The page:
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Processing polyolefins on single-screw extruders.

Processing Polyolefins on Single-Screw Extruders

The molecular weight distribution of the resin has an important effect on the output rate and pressure development in the extruder, thereby influencing productivity and product uniformity.

Most thermoplastic products are fabricated from pellets or granules of resin that are melted and extruded in a single-screw extruder or in a single-screw plasticating unit of an injection molding machine. Desired product properties are achieved by selecting a resin having specific attributes, such as particular molecular weight (MW), molecular weight distribution (MWD), and additive levels. The process stability, production rate, and energy consumption of the extrusion system strongly depend upon these resin characteristics.

For example, the first attempts at processing narrow MWD linear low-density polyethylene (LLDPE) into film in the early 1980s frequently led to major equipment modifications because of the material's higher torque requirements. Drives were re-geared to increase the available torque. Screws were modified or replaced to decrease the specific energy transmission to the material, which resulted in excessive melt temperatures, causing output and stability problems.

Major considerations in the design of an extrusion system and the screw configuration are output rate, resin type, resin molecular weight [or melt flow rate (MFR), melt index (MI), intrinsic viscosity, etc.], feed composition, melt temperature, and pressure requirement. If the system is required to process various grades, the design is compromised in order to accommodate the differences in feed materials.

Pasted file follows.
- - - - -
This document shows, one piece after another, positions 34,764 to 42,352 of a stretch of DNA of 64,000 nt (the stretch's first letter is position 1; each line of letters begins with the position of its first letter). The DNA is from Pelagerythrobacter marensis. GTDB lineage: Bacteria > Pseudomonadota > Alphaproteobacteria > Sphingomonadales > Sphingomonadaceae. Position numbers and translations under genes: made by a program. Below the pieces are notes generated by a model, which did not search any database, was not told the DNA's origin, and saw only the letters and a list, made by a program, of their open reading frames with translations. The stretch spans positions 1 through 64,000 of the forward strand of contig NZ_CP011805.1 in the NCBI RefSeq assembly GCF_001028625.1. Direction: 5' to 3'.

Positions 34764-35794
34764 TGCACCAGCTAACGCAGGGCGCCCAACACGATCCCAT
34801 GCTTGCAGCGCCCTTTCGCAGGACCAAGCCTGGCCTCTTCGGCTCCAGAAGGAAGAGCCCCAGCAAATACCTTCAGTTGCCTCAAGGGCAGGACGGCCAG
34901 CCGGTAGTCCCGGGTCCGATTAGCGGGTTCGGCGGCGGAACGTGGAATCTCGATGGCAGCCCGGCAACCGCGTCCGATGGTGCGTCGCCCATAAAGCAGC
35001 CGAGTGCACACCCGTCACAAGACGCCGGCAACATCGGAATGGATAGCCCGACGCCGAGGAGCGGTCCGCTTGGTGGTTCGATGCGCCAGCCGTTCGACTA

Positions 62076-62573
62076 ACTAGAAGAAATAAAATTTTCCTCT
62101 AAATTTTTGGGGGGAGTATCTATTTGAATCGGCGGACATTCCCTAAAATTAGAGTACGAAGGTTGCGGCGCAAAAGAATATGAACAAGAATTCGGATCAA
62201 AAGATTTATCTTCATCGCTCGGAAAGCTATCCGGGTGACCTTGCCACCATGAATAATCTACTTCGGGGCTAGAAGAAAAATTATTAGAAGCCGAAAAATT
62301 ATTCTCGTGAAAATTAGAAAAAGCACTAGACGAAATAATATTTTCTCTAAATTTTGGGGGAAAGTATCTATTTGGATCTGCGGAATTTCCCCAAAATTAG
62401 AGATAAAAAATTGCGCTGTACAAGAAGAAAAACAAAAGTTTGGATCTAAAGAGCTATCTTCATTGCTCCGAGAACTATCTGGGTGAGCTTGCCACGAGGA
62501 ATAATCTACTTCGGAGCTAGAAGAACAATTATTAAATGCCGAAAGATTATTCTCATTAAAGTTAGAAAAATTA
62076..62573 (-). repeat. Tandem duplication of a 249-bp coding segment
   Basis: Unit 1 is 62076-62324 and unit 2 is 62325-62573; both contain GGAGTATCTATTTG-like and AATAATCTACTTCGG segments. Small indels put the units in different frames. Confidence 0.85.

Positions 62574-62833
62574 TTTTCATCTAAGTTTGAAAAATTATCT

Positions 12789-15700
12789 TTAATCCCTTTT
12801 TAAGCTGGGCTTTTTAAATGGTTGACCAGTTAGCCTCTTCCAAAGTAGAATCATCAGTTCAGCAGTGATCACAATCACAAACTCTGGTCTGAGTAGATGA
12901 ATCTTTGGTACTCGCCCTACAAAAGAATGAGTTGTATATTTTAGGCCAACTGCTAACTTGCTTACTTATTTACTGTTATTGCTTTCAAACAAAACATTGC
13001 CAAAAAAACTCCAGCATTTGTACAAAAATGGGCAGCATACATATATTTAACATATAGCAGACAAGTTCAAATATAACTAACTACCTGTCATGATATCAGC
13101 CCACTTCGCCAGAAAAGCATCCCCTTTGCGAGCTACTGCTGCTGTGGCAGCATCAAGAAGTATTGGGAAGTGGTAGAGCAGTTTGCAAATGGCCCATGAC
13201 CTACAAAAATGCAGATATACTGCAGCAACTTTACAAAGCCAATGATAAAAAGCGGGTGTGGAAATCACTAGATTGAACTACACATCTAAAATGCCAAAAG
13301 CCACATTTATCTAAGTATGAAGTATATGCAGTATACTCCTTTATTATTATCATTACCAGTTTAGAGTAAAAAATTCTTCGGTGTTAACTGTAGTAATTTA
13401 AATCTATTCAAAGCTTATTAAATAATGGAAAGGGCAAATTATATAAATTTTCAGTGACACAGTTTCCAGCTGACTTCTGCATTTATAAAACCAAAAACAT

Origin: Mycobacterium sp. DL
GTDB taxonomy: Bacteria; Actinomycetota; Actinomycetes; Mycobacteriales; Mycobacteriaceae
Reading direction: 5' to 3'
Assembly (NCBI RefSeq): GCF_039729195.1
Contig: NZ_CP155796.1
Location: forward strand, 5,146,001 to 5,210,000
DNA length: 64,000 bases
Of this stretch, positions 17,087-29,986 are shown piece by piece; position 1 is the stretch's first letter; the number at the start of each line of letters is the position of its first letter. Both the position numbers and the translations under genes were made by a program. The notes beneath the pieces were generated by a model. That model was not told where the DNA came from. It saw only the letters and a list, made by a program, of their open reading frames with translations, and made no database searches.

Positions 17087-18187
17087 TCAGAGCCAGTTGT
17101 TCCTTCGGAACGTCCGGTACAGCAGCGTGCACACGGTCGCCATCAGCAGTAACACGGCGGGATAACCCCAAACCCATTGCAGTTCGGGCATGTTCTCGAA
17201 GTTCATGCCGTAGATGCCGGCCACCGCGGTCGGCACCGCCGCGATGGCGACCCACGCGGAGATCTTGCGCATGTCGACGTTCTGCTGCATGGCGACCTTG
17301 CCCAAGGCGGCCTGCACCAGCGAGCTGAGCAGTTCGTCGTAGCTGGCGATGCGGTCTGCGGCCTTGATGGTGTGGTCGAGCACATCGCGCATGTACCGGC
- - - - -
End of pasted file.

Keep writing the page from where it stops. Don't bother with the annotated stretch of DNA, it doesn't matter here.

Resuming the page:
If the extrusion system is designed specifically for a well-defined resin grade, its performance for a different grade (due to supplier change or new product requirements) is often difficult to predict. A main reason is our lack of detailed understanding of the effect of resin parameters on extruder performance. This article describes the effect of one important parameter--resin MWD--on the performance and design of single-screw extruders.

Polyolefin MWD

The MWD of polyolefins has an important effect on polymer performance. Narrow MWD favors applications requiring low die swell, low melt strength, and better optical properties. Narrow MWD provides higher impact strength in injection molded parts because of greater anisotrophy, and lower elongation and higher tenacity in fiber applications because of improved uniformity.

Broad MWD, on the other hand, favors applications requiring increased melt strength or melt elasticity. The high molecular weight "tail" also provides the possibility of higher tenacity and orientability in these applications. In extrusion coating, MWD "tailoring" of polyethylene and polypropylene has long been practiced to provide a balance of performance in the process, including the ability to draw down at high line speeds with minimal edge "neck in."

Polyolefin MWD is determined by the catalyst employed, polymerization conditions, and post-reactor finishing (pelletizing) steps. Different catalyst systems produce different ranges of MW and MWD resins.


Commercial narrow and broad MWD pairs, with the same MFR or MI, of polypropylene (PP), LLDPE, and high-density polyethylene (HDPE) were studied. The PPs are used in sheet extrusion and thermoforming. The broad MWD LLDPE is used in profile extrusions for drip irrigation, and the narrow MWD LLDPE is used in blown and cast stretch-wrap film. Both HDPEs are used in blowmolded detergent container applications.